Love them or hate them, they come around every year without fail.
And for some reason (to me) it seems as though they are a little more commercialised each time, at least in the west.
So whilst valentines day here in England is supposed to be about showing those who you care about how much you love them, it can sometimes feel a little like those who spend the most money love the most instead.
And what about Japan?
Japan absolutely celebrates valentines day, but it also celebrates a reverse valentines day…
Curious about what that is?
Let me tell you, it was a rabbit hole I wasn’t prepared to venture down…
The origin of Valentines day in Japan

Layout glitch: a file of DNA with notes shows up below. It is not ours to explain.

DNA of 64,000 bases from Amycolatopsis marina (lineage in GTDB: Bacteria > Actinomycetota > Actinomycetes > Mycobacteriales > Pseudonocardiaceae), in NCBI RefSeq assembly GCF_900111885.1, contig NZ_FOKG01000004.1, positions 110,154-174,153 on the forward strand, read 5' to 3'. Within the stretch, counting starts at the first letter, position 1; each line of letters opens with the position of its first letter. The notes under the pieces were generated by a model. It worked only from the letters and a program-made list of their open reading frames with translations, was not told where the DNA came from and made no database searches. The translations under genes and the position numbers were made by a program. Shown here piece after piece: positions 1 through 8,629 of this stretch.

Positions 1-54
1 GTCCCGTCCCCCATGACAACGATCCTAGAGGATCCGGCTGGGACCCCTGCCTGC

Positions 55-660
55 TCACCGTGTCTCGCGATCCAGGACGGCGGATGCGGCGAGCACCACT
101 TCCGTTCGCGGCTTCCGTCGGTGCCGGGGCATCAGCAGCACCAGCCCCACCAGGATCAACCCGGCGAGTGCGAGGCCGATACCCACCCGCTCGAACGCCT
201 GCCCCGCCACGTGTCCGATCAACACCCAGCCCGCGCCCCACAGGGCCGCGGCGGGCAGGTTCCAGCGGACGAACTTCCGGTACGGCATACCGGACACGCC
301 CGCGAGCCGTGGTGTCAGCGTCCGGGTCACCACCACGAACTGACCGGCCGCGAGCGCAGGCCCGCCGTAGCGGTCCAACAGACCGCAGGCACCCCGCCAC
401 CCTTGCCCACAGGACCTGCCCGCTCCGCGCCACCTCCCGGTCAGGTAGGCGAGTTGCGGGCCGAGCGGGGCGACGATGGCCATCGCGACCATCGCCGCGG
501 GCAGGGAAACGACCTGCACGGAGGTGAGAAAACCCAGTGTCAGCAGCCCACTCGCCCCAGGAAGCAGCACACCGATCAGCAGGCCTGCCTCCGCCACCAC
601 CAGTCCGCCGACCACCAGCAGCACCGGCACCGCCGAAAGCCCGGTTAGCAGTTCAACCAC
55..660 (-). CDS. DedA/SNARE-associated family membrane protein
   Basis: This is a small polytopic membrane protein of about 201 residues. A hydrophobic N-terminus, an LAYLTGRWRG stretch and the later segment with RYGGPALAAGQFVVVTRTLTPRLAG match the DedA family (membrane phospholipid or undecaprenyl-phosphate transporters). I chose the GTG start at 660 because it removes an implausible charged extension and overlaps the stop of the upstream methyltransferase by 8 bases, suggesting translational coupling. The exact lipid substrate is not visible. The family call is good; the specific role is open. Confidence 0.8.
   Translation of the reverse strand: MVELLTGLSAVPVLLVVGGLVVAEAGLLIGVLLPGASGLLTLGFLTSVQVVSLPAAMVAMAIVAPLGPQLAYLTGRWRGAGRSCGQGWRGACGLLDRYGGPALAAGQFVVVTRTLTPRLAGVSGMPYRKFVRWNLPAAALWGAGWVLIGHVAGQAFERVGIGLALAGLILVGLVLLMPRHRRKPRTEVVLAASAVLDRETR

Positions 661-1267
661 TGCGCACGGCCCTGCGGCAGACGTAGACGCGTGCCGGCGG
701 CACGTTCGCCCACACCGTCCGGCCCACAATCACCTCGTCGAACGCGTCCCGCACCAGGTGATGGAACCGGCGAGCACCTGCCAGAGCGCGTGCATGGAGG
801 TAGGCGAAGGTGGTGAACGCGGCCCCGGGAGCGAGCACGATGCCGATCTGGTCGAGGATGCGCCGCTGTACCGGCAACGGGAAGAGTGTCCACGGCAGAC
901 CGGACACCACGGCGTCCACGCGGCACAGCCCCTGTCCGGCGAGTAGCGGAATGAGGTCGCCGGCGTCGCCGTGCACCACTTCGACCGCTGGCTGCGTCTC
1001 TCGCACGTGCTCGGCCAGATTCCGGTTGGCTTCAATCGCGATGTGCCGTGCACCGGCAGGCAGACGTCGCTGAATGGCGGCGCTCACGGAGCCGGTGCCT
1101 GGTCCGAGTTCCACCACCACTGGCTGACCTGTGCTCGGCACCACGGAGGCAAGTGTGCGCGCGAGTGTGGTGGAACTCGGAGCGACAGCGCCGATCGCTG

Surprise Surprise, Valentines day was imported from the west. And almost definitely to commercialise another aspect of Japanese society.
After a little digging, it turns out that Valentines day was initially introduced to Japan in the 1930’s through the confectionary adverts of Morozoff Limited, a Kobe Confectionary Company.
This was done with the idea of attracting foreign interest and bringing money into the country.
It was a failed attempt.
After not catching on the way Morozoff had hoped, the citizens of Japan had to wait another 4 decades until the thrills and love drenched atmosphere of valentines day became a popular yearly occurrence.
They did start creating heart shaped chocolates in the later half of the 50’s but it didn’t do much in the way of helping the popularity of the holiday.
Valentines Day culture in Japan